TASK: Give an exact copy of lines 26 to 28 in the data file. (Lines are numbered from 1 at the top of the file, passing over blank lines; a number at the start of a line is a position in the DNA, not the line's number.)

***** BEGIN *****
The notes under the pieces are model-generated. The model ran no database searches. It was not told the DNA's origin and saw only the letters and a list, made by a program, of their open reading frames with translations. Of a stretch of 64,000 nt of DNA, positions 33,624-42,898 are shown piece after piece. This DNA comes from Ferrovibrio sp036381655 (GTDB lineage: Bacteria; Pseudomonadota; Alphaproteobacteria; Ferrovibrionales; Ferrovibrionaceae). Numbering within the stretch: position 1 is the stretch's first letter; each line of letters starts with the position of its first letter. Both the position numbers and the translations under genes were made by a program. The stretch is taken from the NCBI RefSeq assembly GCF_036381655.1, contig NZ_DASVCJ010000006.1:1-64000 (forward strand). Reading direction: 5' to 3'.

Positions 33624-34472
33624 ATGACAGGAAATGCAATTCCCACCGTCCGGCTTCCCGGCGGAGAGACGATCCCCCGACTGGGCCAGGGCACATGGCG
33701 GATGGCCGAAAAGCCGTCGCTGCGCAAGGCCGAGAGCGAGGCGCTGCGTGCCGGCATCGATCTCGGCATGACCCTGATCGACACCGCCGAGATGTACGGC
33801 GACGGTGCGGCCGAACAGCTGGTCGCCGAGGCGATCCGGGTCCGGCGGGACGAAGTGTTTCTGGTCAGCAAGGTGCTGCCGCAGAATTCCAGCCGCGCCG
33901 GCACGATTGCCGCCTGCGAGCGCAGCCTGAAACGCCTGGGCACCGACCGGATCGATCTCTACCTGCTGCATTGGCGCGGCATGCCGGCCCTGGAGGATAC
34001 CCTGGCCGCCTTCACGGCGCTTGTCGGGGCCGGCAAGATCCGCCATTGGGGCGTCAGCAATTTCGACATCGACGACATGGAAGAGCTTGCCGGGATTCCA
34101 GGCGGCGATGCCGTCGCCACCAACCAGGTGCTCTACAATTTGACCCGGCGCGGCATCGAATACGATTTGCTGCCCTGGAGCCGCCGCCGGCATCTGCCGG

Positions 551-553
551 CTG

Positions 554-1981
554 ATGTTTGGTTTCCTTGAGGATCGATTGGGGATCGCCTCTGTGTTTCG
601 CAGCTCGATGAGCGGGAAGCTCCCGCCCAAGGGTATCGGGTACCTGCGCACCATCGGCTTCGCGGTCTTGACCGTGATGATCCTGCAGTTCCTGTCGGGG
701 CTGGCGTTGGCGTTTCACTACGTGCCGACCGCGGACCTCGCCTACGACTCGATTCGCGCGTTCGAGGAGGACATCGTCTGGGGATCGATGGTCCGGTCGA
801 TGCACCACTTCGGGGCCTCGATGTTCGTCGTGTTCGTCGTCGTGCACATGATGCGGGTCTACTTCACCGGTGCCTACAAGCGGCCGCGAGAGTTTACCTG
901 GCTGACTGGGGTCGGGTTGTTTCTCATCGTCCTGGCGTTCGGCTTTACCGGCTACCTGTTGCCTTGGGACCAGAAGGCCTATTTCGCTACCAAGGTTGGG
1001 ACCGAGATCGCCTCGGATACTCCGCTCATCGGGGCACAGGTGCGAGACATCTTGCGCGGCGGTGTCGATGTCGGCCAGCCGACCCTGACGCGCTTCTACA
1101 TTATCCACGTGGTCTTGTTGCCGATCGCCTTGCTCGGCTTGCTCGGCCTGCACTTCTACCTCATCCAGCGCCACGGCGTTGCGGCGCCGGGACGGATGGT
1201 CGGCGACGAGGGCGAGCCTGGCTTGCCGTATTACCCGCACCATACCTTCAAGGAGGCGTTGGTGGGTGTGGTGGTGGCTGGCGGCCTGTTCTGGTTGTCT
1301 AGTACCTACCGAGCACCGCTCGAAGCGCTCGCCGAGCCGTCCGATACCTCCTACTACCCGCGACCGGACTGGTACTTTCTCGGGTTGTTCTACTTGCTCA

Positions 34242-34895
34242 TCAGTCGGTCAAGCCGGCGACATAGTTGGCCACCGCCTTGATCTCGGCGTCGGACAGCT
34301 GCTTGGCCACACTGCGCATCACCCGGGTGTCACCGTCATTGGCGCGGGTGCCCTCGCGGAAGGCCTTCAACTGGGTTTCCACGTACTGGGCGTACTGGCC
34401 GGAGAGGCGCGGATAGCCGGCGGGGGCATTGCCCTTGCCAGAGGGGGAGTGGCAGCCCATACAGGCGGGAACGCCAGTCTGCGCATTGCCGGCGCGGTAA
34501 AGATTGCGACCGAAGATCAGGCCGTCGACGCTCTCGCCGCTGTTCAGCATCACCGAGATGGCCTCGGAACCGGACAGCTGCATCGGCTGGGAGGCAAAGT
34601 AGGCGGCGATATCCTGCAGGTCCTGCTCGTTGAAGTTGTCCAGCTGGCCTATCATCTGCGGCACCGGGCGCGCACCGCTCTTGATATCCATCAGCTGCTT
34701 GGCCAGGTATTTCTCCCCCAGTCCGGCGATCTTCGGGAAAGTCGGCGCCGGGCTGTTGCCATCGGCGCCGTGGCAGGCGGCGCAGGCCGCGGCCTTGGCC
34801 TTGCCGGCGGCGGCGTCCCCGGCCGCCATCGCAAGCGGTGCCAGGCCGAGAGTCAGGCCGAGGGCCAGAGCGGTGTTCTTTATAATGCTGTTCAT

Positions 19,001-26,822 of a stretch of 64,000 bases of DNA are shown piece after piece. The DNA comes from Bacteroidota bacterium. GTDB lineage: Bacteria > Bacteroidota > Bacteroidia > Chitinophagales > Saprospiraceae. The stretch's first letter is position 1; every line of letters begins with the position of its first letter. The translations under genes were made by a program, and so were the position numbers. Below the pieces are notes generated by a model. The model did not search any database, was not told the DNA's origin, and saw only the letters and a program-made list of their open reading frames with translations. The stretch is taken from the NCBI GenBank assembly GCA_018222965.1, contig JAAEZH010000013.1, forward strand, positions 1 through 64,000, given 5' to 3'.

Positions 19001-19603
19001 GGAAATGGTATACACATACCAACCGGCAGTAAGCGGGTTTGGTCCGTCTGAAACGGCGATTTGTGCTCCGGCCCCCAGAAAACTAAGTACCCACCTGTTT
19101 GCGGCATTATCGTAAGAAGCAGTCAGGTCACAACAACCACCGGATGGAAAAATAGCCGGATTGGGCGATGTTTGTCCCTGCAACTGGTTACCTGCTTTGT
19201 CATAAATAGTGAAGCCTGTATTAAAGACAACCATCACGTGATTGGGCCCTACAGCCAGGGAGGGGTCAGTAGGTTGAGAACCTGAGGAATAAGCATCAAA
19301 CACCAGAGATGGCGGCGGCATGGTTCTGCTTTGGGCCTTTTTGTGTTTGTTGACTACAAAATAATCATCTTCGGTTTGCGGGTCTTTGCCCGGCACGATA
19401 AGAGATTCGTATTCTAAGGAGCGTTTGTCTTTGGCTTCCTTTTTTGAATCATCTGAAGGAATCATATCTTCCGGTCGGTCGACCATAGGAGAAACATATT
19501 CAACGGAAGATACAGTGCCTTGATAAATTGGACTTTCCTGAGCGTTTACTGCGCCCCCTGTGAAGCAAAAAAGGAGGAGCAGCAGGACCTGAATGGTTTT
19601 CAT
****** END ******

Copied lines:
34601 AGGCGGCGATATCCTGCAGGTCCTGCTCGTTGAAGTTGTCCAGCTGGCCTATCATCTGCGGCACCGGGCGCGCACCGCTCTTGATATCCATCAGCTGCTT
34701 GGCCAGGTATTTCTCCCCCAGTCCGGCGATCTTCGGGAAAGTCGGCGCCGGGCTGTTGCCATCGGCGCCGTGGCAGGCGGCGCAGGCCGCGGCCTTGGCC
34801 TTGCCGGCGGCGGCGTCCCCGGCCGCCATCGCAAGCGGTGCCAGGCCGAGAGTCAGGCCGAGGGCCAGAGCGGTGTTCTTTATAATGCTGTTCAT